|Long-term collaboration has not always been a high priority. Robust, precise location records for older utility trenches were often not provided or maintained, and older trench locations are often unknown.||Ducts are often used where developing authorities value the long-term benefits of utility co-location. That focus on long-term collaboration often includes greater emphasis on making duct locations easily known.|
|Single-purpose trenches encourage a utility to follow a single-minded route to shorten runs and save initial installation costs for that particular utility. But uncoordinated routing encourages spatial chaos, using more space than if trenches were highly parallel, and greatly increasing the overall encumbrance on surrounding development.||Ducts demand coordinated, highly collinear routing, reducing the overall encumbrance on surrounding development.|
|Even if parallel, trenches occupy more surface area. The surface area they use encumbers the area available for all forms of property development and construction with the burden of avoiding or moving the utilities.||Ducts are typically cylindrical, greatly increasing the volume of network resources per unit of surface area occupied.|
|Access to a trenched network typically requires locating the utility network, cutting open the road or pavement surface, breaking open the concrete platform and excavating a trench, followed by reinstatement of the trench, concrete platform and road surface afterwards. (This is where most of the financial cost of network renewals and maintenance is incurred.) Road surfaces can be seriously damaged by frequent trenching, requiring more frequent resurfacing. In the process, pavement slabs are often broken and badly aligned. UK roads are subject to 5 million roadworks per year (mainly for utility works).||Utility networks in ducts typically include designed-in access points (like those now used by British Telecom). Where ducts and access points are installed, excavations are rare and recurring maintenance costs are lower.|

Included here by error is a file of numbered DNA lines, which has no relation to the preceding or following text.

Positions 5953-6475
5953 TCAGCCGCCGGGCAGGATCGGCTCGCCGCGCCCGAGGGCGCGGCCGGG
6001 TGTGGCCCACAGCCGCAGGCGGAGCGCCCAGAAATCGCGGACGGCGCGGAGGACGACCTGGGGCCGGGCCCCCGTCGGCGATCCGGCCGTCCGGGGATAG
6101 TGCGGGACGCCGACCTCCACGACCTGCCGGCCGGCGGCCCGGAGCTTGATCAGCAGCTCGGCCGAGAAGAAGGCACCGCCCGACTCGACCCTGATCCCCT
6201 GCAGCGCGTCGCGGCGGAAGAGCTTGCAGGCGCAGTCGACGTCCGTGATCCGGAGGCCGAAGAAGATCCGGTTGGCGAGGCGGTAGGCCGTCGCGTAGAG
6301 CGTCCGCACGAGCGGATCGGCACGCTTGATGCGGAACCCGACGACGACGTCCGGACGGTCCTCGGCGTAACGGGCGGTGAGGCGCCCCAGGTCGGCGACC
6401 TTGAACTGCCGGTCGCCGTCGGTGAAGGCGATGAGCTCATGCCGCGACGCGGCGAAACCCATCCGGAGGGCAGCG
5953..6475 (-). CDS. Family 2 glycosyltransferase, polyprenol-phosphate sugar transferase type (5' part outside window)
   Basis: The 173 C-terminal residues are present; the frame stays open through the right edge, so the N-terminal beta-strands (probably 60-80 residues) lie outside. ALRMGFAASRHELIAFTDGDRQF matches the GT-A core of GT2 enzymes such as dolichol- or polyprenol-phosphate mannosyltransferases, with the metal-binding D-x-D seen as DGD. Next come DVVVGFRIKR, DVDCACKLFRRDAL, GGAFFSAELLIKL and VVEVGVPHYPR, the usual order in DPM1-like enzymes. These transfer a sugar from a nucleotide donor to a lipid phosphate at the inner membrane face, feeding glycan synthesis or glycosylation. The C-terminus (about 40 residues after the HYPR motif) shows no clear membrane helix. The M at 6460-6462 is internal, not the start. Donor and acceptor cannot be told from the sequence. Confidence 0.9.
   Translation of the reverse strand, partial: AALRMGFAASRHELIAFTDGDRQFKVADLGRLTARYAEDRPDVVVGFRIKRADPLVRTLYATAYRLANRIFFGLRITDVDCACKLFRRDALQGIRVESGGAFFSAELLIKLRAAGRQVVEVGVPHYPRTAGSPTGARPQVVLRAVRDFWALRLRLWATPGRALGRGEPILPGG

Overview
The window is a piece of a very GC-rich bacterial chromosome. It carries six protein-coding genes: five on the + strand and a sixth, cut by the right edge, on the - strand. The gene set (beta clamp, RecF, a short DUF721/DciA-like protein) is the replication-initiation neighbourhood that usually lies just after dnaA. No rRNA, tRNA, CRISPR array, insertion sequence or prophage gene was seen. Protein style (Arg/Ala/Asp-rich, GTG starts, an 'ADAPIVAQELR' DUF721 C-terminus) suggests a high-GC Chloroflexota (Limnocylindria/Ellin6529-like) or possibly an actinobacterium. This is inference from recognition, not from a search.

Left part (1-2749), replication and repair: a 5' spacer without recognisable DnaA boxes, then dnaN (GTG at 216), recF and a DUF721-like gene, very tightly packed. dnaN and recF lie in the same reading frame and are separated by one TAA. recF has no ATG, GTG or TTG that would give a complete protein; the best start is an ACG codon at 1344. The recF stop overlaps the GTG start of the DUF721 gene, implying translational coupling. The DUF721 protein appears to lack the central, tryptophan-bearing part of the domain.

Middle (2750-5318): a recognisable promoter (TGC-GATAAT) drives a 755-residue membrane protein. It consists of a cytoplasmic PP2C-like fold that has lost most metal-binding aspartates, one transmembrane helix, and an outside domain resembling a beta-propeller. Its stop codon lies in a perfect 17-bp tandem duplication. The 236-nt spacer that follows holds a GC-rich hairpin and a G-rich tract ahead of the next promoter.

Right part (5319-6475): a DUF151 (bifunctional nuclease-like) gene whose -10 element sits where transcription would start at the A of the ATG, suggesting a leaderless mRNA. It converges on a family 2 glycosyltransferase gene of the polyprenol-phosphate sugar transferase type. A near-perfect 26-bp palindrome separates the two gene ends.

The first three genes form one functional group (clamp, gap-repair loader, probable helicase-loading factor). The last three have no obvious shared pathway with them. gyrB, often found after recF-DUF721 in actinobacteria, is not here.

|Maintenance of networks in trenches requires re-digging and restoring the trench and any roadbed above it. Road users suffer repeated delays from roadworks, particularly in dense cities. Roadworks for trench adjustments also require large quantities of sand, aggregate, cement, tarmac and marking paint.||Ducts allow maintenance through their access points. Since access points mostly obviate new roadway intrusions, traffic delays from duct-related roadworks are greatly reduced. Not disturbing roadways means network adjustments require materials only inside the ducts.|